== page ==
18. leoleo3535

    leoleo3535 Registered User

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    I was not posing a question......just posting an article which may / may not have been interest to others.
     
  19. Qvist

    Qvist Registered User

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    Maybe it sounds like a logical answer, but it is the opposite of that. Percentages are made up of players. If it affects the percentages (by which I presume he means the aggregate picture), then it neccessarily also affects the situation on an individual level.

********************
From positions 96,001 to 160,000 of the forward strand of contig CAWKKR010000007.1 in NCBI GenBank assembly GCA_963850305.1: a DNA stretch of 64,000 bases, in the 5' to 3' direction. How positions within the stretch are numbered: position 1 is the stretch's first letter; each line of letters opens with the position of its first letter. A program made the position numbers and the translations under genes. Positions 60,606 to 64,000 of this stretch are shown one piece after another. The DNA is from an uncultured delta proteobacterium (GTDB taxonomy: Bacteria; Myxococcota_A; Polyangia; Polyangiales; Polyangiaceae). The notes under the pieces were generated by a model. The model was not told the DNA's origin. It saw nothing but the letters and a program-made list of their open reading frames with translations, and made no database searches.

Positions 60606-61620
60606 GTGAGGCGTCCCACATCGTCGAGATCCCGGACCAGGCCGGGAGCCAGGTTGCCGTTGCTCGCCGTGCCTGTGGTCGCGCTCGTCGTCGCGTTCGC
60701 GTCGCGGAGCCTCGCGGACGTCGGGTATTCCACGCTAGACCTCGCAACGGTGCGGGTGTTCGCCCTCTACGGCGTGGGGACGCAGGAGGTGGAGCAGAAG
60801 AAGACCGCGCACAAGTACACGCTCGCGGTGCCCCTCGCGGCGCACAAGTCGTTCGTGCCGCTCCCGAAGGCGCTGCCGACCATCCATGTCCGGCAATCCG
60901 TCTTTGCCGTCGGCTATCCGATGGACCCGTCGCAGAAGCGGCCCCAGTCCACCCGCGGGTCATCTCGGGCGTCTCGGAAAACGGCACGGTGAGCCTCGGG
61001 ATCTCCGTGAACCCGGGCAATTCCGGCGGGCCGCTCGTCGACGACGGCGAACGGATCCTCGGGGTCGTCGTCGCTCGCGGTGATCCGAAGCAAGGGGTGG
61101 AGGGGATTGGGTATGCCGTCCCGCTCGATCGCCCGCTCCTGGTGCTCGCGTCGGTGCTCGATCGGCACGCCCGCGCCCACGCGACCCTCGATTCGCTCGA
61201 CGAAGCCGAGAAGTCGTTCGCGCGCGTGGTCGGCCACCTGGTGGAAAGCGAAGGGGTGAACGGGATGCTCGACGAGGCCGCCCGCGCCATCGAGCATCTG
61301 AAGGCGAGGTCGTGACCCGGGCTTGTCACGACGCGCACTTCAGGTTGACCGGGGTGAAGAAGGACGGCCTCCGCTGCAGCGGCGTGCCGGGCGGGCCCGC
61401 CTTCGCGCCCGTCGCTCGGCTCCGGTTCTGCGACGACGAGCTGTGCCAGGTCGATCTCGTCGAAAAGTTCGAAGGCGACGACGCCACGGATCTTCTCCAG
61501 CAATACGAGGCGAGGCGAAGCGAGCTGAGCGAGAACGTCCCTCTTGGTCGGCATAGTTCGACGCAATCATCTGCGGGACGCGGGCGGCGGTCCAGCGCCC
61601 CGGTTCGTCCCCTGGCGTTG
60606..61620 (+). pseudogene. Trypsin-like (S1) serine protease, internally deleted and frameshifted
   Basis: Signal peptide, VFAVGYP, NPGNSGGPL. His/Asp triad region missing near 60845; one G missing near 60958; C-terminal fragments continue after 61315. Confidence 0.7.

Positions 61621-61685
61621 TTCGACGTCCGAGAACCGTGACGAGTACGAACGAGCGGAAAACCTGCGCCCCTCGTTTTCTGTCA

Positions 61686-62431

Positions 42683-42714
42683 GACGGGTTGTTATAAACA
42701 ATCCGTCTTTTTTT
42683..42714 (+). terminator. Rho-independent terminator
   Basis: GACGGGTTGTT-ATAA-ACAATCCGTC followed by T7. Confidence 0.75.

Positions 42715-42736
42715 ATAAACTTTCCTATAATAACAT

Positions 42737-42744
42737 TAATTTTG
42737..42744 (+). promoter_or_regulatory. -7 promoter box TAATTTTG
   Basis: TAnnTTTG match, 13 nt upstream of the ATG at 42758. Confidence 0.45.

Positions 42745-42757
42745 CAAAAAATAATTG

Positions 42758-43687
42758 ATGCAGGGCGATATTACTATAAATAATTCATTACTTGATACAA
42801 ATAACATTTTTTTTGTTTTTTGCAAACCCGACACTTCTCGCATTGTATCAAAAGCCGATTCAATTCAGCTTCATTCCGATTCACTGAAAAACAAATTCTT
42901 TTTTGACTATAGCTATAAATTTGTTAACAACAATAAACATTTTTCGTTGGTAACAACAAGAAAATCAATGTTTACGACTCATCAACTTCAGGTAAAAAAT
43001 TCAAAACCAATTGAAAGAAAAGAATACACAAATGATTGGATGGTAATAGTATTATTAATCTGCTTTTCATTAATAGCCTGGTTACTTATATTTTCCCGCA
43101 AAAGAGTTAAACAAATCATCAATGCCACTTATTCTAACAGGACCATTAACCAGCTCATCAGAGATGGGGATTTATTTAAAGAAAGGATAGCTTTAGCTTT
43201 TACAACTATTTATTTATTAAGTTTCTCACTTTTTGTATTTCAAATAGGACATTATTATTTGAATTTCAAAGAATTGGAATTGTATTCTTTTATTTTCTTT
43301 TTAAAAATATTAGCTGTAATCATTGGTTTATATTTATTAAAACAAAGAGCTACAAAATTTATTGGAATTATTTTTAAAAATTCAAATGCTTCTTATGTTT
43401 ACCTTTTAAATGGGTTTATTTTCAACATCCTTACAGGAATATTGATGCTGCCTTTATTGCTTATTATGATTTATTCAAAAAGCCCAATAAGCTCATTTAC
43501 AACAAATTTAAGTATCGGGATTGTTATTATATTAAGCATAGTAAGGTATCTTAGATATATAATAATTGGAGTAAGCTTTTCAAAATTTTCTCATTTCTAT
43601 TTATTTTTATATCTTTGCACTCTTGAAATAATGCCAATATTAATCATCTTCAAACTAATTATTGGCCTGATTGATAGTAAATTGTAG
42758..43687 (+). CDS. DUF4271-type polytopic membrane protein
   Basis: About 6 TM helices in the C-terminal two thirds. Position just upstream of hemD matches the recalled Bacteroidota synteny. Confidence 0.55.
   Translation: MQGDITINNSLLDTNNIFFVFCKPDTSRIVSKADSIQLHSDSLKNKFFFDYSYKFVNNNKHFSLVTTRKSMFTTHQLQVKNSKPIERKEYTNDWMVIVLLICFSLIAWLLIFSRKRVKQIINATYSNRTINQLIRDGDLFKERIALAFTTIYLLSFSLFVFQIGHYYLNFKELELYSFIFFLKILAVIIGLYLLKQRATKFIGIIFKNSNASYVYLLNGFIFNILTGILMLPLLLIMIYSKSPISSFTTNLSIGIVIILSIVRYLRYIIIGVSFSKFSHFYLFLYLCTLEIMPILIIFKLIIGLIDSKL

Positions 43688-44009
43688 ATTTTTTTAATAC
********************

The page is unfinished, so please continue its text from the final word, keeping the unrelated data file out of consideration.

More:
20. Sensfanman

    Sensfanman Registered User

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    So 75% of players come from the first 3 rounds, or 90 picks? And 25% come from the last 4-6 rounds (~150 picks)?

    Makes sense. Especially when you consider the lack of Euro scouting that allowed for late round steals.

    I mean, Scott Cullen did something similar (though I am familiar with the specific work from Simon Fraser) and found similar results:

    http://www.tsn.ca/columnists/scott_cullen/?ID=267960
     
  21. Stephen

    Stephen Registered User

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    On a related note, I wonder why it seems like prospects drafted in the teens in the 1st round seem to bust so much. The top five usually contains some gems, the 5-12 spot sees a bit of a drop off, the teens seem to have a ton of busts, and then you have teams unearthing gems again in the 20s and early 30s.